Tinyiko Ngwenya, the investment professional whose personal essay on why she decided to give up her job in Cape Town to return to Johannesburg made headlines this week, is to be commended, the Association for the Advancement of Black Accountants of Southern Africa (ABASA) and the Black Management Forum (BMF) said on Thursday.
“No matter how hard I worked, I never really felt good enough, and that inferiority complex was as a result of being a minority,” she said in a piece originally published on LinkedIn.
“A minority, you laugh. It sounds ridiculous, but that’s exactly what I was. A minority in my own country, a minority in Africa. Wherever I was, I was the only African (read: black) person. I was the only African in my investment team, I was the only African in any given coffee shop, in any given wine farm. Bless my Cape Town friends, but none of them are black.”
In the view of ABASA and the BMF, Ngwenya took a tremendously brave step also on behalf of other young black professionals living and working in Cape Town.
“We view her letter as articulating the view of most, if not all, black professionals in Cape Town. Her struggles are the main reason why many black professionals leave for Johannesburg and has caused the massive ‘black brain drain’ experienced in the Western Cape,” ABASA and the BMF said in their joint statement.
Fight more relevant
“As black professionals in the Western Cape, we share in her sentiments and as organisations formed to promote black managerial leadership and socio-economic transformation, our fight becomes more relevant and crucial in building a Western Cape that is both inclusive and conducive for black professionals in the province.”
The solutions necessary to address the problem require broader dialogue on the underlying foundational issues that exist in society, according to ABASA and the BMF’s joint statement.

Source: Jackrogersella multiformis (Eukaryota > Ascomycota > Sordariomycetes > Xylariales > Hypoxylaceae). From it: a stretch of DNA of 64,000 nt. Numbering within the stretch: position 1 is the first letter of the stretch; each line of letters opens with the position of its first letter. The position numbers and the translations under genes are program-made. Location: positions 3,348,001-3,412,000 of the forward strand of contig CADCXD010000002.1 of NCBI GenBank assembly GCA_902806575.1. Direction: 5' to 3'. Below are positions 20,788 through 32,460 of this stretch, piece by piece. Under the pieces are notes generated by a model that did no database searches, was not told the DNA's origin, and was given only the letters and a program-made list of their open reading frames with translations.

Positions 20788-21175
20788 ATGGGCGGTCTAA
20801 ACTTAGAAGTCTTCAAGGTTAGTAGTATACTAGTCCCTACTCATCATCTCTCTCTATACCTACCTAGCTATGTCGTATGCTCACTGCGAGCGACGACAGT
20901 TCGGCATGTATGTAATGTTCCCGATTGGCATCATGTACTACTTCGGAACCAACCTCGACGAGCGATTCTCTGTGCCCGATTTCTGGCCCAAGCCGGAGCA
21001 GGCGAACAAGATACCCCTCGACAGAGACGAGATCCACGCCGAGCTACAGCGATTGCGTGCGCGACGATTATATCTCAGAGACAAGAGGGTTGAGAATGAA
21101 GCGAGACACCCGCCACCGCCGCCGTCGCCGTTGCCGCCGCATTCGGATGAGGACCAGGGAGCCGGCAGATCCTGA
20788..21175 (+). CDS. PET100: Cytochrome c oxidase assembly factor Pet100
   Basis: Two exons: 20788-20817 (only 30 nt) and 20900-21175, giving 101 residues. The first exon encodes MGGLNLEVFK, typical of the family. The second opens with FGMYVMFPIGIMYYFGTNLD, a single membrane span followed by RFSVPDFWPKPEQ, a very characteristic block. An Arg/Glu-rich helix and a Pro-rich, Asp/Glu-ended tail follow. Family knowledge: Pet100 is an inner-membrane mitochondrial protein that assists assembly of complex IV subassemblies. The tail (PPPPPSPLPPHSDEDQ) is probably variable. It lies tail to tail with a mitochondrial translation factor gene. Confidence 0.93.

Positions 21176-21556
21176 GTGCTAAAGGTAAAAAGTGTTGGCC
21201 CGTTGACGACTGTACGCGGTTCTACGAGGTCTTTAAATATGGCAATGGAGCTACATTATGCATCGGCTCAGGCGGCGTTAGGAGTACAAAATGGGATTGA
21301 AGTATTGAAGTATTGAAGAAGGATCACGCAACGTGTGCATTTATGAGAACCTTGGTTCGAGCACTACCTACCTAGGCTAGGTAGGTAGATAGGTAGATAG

“We need to receive this article (by Ngwenya) as a renewed call to action, both as a collective body of black professionals within Cape Town, as well as in our individual pockets of representation,” they said.
“We need to be reminded that lifting the generations after us as we climb, is not a choice but a responsibility for each of us, given this perpetuating state of disparity within Cape Town – otherwise we are in turn part of the problem, rather than transformative progress.”
They said South Africa has recently been ranked by the World Bank as the most unequal country in the world, out of 149 countries. It was found that the top 1% of South Africans own 70.9% of the country’s wealth, while the bottom 60% only controls 7% of the country’s assets.
Johannesburg soon too concentrated?
“Logic also tells us that Johannesburg will soon become too concentrated for a fair sharing of wealth, given the ‘black brain drain’, while Cape Town continues to dilute black professionals out of its economic system,” said ABASA and the BMF.
“In a province where 49.6% of the population is coloured, 33.4% is African and 16% is white, while the private sector is still made up of predominantly white people, it is no secret that transformation in the private sector remains a challenge. We need to collectively take a stand to change the status quo, one conversation at a time.”
The BMF Western Cape, in conjunction with other transformation bodies, wants to create a platform and drive issues that affect black professionals in the province.
“We are determined to drive change through dialogue, failure (sic) which, we will be compelled to find legal recourse via courts of law for our members who continue to be exploited and discriminated against in their workplaces in Cape Town,” they said.
Bonang Mohale, CEO of Business Leadership South Africa (BLSA), said on Thursday that, as part of its strategy, BLSA has committed itself to advancing growth and transformation and through its “contract with South Africa” has undertaken to support black leadership.
“In line with these commitments, BLSA can confirm that it has begun conversations, some informal, with some of its members about the attraction and retention of black African professionals in the Western Cape. These conversations will be elevated and formalised in the months ahead,” he said.
“Given the world-class universities that it hosts, there is no reason why the province should not retain the multitude of African graduates and professionals that it helps to produce. We need to better understand the environment and assess whether anything needs to be changed or improved to make it receptive to African professionals.”
At the launch of BLSA branches in Cape Town and Stellenbosch earlier this year, he also emphasised that addressing the issue of black talent in the province would be one of the goals of these branches.